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Coal miners in Ohio. Getty Images. Coal miners in Ohio. Getty Images.  

REVOLT! Six major unions beg the Senate to stop EPA coal regulations

President Barack Obama’s crackdown on coal-fired power plants is getting major pushback from a traditional Democratic ally: Unions.

Six unions are petitioning the Senate to hold hearings on Environmental Protection Agency coal plant rules.

The International Brotherhood of Electrical Workers and five other unions sent a letter to top senators on the Senate Energy and Natural Resources Committee to hold hearings on the economic impacts of the EPA’s Mercury and Air Toxics Standards (MATS) rule.

“During the rulemaking process our unions stated for the record that MATS and its short compliance timeline would result in the closing of 56 Gigawatts of coal-fired generation and the loss of approximately 250,000 jobs. Despite assurances by EPA to the contrary, our prediction is now coming to pass,” reads the letter signed by major unions, including the United Mine Workers, Boilermakers and Utility Workers.

The EPA’s MATS rule limits the emissions of pollutants like mercury, arsenic and metals from power plants. MATS is one of the costliest clean air rules the agency has promulgated, imposing $10.2 billion in annual compliance costs, according to government estimates.

Coal plant have already been slated for retirement or shuttered due to high compliance costs associated with MATS.

Last summer, FirstEnergy Corp. announced the shuttering of two Pennsylvania coal plants, in part, due to MATS, which would have required the company to spend $275 million to bring the two coal plants into compliance. It was more economical to close them.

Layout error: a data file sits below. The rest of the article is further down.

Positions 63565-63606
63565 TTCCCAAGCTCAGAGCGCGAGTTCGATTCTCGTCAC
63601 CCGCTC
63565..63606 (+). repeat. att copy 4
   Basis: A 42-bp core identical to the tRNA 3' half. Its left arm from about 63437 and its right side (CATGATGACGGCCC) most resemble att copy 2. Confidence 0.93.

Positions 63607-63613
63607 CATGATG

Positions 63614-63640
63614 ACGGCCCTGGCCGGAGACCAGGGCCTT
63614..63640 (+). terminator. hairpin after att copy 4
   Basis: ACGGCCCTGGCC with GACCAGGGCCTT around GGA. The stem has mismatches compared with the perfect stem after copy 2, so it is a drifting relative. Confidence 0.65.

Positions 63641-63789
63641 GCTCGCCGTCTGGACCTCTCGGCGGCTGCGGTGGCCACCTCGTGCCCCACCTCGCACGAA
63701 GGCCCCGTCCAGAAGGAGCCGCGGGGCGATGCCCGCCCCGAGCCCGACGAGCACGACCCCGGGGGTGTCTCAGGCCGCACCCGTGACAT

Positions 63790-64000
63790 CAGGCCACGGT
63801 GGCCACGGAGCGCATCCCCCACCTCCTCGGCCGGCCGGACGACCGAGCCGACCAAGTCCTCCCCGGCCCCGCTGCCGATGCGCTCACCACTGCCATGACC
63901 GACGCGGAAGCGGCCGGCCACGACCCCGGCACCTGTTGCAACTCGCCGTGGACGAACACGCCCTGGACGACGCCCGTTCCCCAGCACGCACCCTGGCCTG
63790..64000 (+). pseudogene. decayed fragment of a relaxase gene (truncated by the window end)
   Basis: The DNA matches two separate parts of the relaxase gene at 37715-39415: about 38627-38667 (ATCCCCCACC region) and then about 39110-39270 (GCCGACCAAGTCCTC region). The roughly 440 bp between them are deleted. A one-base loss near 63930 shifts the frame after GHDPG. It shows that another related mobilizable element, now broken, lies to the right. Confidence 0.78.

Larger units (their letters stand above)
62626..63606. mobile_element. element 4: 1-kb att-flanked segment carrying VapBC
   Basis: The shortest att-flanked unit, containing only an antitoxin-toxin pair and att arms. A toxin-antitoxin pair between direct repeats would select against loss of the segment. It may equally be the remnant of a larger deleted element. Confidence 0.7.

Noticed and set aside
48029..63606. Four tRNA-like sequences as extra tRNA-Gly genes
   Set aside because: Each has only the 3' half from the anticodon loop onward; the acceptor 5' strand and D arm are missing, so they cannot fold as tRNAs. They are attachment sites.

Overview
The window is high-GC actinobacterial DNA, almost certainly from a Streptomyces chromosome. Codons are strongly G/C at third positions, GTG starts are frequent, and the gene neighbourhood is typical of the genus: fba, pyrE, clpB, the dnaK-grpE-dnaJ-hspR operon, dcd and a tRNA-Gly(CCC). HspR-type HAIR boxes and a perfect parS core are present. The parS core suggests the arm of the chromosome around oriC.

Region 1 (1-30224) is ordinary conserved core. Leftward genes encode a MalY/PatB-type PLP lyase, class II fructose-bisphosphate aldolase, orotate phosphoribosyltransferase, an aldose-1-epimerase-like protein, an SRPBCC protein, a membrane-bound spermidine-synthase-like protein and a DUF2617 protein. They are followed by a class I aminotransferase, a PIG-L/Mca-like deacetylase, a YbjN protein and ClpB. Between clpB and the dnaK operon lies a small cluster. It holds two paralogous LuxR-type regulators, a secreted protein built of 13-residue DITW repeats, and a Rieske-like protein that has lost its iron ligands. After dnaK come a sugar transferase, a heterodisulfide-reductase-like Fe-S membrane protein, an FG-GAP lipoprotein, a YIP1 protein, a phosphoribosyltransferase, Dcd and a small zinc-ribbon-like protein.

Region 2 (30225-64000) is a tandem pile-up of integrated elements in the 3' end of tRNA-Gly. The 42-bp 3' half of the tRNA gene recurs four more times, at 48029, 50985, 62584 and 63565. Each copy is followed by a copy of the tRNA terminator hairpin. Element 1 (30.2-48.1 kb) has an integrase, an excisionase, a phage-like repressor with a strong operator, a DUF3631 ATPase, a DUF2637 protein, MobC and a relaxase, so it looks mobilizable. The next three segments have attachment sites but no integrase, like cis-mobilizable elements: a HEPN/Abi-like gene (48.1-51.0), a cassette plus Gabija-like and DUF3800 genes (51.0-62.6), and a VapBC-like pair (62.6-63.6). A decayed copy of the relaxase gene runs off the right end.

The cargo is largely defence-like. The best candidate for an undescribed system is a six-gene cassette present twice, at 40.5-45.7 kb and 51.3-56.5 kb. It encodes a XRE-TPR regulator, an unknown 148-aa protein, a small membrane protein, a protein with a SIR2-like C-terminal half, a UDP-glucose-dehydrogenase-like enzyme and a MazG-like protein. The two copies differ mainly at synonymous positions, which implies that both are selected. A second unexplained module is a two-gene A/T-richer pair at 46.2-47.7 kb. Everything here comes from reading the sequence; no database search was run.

More than a year ago, Georgia Power asked state regulators if it could shut down 15 coal and oil-fired generators before April 16, 2015 — the date MATS is set to go into effect.

“As the deadline for compliance with MATS approaches, we are increasingly concerned with the effect of a short compliance timeline as hundreds of coal generating units retire and are permanently removed from service,” the unions wrote to Senate lawmakers. “Our concerns are compounded by the reduction in utility revenues from existing generation, increased reliance on demand response, and from unregulated distributed generation.”

“Needless to say, the more plants that retire, the more jobs will be lost,” the unions added. “In addition, as these plants retire, sufficient generation assets to meet demand become questionable, as witnessed by the astronomical electric price spikes during the recent polar vortex.”

Unions have been pushing back against the Obama administration’s crackdown on coal power for years now. In particular, coal miners unions and boilermakers have been pleading with federal lawmakers and EPA officials to scale back rules aimed at limiting carbon dioxide emissions from coal-fired power plants — effectively banning these plants unless they adopt costly emissions control technology.

“I represent more than 2,000 boilermakers in Western Pennsylvania, Ohio and West Virginia. My members learned the hard way that the EPA’s goal isn’t clean air; it’s eliminating coal and our way of life,’” writes Raymond Ventrone, business manager for Boilermakers Local 154, in a letter to the Pittsburgh Post-Gazette last year.

The United Mine Workers have rebelled against the Obama administration by withholding campaign donations. The union opted not to support Obama’s reelection in 2012 after supporting him in 2008.

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